What Is Audiometry?
Hearing loss comes with age but can affect anyone. According to a
study in American Family
Physician, at least 25 percent of people over 50 experience hearing loss,
and 50 percent of people over 80 experience it. One way to test for hearing
loss is through the use of audiometry.
An audiometry exam tests how well your hearing functions. It
tests both the intensity and the tone of sounds, balance issues, and other
issues related to the function of the inner ear. A doctor who specializes in
diagnosing and treating hearing loss called an audiologist administers the
The unit of measure for sound intensity is the decibel (dB). A
healthy human ear can hear quiet sounds such as whispers. These are about 20
dB. A loud sound such as a jet engine is between 140 and 180 dB.
The tone of a sound is measured in cycles per second. The unit of
measure for tone is Hertz (Hz). Low bass tones measure around 50 Hz. Humans can
hear tones between 20-20,000 Hz. Human speech generally falls in the 500-3,000
Why Audiometry Is Performed
An audiometry test is performed to determine how well you can hear.
This may be done as part of a routine screening or in response to a noticeable loss
The common causes of hearing loss include:
- birth defects
- chronic ear infections
- inherited conditions, such as otosclerosis, which
occurs when an abnormal growth of bone prevents structures within the ear from
- an injury to the ear
- inner ear diseases, such as Ménière’s disease or
an autoimmune disease that affect the inner ear
- regular exposure to loud noises
- a ruptured eardrum
Damage to the ear or exposure to loud sounds for a long period
can cause hearing loss. Sounds louder than 85 dB, such as you hear at a rock
concert, can cause hearing loss after only a few hours. It’s good to use
hearing protection, such as foam earplugs, if you’re exposed to loud music or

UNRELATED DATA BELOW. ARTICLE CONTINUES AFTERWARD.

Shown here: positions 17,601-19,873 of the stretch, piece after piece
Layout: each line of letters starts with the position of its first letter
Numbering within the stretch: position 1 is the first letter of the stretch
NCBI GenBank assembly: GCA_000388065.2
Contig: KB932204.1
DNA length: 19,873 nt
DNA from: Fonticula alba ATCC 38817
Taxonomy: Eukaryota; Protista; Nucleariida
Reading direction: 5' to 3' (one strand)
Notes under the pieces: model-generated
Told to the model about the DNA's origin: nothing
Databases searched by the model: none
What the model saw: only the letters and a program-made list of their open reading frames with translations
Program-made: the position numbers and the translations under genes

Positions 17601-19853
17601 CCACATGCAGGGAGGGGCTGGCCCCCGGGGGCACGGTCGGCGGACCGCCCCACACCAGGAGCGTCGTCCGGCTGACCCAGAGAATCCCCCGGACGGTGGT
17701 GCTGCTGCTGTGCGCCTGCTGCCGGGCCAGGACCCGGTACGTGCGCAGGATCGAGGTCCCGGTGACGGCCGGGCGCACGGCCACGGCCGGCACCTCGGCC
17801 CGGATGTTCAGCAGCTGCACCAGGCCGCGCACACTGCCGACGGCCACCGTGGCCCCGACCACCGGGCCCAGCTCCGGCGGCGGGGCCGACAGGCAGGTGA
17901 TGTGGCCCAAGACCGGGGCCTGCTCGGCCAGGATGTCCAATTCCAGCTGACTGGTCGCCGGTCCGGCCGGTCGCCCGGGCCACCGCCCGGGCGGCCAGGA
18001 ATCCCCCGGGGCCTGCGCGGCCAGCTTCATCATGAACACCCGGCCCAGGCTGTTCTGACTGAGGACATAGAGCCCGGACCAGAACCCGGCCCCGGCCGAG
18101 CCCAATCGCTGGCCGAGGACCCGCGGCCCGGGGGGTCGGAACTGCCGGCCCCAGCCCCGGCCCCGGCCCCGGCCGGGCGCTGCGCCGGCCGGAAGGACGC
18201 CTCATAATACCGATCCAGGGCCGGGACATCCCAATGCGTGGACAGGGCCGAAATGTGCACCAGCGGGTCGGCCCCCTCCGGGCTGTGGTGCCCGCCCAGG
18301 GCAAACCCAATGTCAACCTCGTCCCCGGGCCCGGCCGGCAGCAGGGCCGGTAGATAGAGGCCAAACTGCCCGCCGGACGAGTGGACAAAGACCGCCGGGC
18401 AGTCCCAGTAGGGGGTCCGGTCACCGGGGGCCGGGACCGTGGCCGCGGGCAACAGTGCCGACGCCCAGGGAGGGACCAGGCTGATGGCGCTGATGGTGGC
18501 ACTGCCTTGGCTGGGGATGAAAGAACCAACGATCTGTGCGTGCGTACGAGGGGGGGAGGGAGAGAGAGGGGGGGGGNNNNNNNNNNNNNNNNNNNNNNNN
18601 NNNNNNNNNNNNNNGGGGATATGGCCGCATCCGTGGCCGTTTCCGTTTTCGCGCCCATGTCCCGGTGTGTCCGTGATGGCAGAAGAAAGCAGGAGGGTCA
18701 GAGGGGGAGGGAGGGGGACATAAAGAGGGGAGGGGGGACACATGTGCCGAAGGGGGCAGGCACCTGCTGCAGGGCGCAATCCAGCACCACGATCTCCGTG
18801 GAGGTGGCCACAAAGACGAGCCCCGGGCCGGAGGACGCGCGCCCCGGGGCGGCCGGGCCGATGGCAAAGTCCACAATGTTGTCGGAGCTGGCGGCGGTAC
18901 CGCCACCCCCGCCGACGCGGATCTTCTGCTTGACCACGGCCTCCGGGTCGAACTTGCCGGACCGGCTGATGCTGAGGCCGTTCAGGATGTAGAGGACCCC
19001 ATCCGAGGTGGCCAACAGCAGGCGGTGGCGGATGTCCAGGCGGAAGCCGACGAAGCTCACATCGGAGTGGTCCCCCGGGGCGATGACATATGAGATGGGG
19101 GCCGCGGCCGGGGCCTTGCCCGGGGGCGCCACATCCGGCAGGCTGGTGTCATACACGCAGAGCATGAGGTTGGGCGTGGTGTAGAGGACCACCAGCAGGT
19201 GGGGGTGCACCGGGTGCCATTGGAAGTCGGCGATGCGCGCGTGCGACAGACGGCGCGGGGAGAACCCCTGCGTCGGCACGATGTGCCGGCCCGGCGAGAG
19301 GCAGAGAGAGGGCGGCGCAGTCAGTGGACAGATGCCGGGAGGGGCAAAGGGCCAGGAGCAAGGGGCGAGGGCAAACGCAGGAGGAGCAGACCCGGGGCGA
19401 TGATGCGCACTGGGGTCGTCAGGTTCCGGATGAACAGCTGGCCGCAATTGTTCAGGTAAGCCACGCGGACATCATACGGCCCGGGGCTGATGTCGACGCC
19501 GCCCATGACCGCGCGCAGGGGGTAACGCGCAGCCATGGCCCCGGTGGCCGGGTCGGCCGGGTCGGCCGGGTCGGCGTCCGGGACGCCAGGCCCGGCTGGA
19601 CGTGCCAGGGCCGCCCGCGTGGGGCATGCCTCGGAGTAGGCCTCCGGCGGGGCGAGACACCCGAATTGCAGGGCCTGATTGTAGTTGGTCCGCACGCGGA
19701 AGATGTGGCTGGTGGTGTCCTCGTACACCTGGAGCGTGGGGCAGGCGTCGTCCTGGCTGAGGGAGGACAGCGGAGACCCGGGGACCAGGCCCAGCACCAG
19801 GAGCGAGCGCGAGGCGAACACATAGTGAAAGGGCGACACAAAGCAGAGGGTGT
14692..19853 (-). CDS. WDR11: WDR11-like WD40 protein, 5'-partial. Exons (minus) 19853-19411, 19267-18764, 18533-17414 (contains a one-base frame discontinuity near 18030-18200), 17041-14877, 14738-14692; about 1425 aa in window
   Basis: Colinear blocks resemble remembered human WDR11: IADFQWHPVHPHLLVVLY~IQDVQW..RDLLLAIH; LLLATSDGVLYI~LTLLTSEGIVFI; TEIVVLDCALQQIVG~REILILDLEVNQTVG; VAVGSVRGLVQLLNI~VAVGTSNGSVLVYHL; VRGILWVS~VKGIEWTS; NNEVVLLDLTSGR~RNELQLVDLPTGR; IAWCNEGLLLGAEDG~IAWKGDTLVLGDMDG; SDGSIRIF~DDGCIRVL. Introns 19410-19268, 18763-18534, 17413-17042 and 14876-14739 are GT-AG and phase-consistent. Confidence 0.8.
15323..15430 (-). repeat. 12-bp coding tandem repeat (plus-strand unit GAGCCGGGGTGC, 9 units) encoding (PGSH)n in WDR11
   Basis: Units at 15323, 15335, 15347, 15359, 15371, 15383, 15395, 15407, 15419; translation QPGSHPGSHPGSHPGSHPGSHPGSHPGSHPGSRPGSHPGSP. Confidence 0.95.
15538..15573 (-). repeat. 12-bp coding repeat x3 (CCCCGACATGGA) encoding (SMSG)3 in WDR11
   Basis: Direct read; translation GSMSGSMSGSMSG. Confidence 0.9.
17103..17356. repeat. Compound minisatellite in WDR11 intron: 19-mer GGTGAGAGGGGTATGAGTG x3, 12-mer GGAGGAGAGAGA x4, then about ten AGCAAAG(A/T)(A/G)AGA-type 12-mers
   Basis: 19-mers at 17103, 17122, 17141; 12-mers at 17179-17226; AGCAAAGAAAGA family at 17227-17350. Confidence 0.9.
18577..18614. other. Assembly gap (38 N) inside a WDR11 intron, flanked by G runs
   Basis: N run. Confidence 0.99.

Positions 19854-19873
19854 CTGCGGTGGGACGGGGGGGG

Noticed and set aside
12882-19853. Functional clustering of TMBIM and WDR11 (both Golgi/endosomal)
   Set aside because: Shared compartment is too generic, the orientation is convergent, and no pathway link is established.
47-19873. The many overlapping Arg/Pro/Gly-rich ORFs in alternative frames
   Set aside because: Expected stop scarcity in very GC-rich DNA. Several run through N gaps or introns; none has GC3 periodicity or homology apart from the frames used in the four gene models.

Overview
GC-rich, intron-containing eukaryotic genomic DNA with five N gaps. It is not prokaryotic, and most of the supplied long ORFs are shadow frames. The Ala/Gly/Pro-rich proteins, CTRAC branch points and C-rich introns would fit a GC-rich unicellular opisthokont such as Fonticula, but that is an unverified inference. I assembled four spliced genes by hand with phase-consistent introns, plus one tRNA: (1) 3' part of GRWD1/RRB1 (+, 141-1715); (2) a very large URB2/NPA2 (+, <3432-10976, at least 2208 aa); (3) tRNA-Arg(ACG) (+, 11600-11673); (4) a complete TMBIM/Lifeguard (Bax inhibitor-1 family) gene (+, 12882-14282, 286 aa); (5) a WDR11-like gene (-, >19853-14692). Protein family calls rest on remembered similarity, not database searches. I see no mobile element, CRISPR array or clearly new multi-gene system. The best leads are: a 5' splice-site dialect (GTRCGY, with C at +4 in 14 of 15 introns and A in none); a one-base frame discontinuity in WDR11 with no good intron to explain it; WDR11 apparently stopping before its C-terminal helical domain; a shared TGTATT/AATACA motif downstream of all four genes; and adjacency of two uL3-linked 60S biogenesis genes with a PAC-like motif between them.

industrial noise on a regular basis.
Sensorineural hearing loss occurs when hair cells in the cochlea aren’t
working properly. The cochlea is the part of the ear that translates sound
vibrations into nerve impulses to be sent to the brain. Sensorineural hearing
loss can also occur due to damage to the nerve that carries sound information
to the brain or damage to part of the brain that processes this information.
This type of hearing loss is usually permanent. It can be mild, moderate, or severe.
The Risks of Audiometry
Audiometry is noninvasive and carries no risk.
How to Prepare for Audiometry
An audiometry exam requires no special preparation. All you have
to do is show up to your appointment on time and follow the audiologist’s
How Audiometry Is Performed
There are a few tests involved in audiometry. A pure tone test
measures the quietest sound you can hear at different pitches. It involves
using an audiometer, which is a machine that plays sounds via headphones. Your
audiologist or an assistant will play a variety of sounds, such as tones and
speech, at different intervals into one ear at a time, to determine your range
of hearing. The audiologist will give you instructions for each sound. Most
likely, they’ll ask you to raise your hand when a sound becomes audible.
Another hearing test allows your audiologist to assess your
ability to distinguish speech from background noise. A sound sample will be
played for you and you’ll be asked to repeat the words you hear. Word
recognition can be helpful in diagnosing hearing loss.
A tuning fork may be used to determine how well you hear
vibrations through your ears. Your audiologist will put this metal device
against the bone behind your ear, the mastoid, or use a bone oscillator to
determine how well vibrations pass through the bone to your inner ear. A bone
oscillator is a mechanical device that transmits vibrations similar to a tuning
This test doesn’t cause any pain or discomfort and takes about an
After the test, your audiologist will review your results with
you. Depending on how well you hear volume and tone, your doctor will tell you
about any preventive measures you should take, such as wearing earplugs around
loud noises, or any corrective measures you may need, such as wearing a hearing